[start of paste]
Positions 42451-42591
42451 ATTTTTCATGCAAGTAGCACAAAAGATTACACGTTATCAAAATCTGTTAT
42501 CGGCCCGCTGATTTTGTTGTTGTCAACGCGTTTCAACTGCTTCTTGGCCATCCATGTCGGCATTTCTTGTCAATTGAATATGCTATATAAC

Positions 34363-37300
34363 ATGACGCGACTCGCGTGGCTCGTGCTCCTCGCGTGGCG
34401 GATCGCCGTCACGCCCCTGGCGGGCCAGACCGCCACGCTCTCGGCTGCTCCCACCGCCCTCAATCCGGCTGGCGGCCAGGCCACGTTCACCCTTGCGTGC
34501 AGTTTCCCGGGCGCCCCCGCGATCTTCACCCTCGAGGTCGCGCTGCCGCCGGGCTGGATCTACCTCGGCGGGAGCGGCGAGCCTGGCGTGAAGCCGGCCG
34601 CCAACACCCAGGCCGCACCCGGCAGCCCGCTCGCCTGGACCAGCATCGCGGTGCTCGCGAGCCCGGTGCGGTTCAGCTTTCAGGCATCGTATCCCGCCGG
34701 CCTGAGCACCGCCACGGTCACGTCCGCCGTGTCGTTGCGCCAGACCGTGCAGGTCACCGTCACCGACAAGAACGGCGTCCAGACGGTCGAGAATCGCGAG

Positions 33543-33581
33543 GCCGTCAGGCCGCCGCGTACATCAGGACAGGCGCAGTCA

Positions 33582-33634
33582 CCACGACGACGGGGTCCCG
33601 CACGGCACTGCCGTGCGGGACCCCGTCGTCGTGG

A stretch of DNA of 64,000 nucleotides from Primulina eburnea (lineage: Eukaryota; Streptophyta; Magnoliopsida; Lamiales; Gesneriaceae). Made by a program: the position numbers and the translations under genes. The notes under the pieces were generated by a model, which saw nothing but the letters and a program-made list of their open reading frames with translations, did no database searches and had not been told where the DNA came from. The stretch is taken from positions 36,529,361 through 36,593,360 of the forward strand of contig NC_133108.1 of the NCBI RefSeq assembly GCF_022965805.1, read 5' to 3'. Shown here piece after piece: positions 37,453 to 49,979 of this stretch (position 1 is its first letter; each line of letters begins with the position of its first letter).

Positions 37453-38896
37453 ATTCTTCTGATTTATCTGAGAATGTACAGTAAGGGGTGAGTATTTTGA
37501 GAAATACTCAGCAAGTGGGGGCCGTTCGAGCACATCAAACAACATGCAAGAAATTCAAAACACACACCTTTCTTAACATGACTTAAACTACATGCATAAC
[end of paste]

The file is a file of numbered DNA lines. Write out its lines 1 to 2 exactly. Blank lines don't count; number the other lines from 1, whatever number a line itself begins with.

Positions 42451-42591
42451 ATTTTTCATGCAAGTAGCACAAAAGATTACACGTTATCAAAATCTGTTAT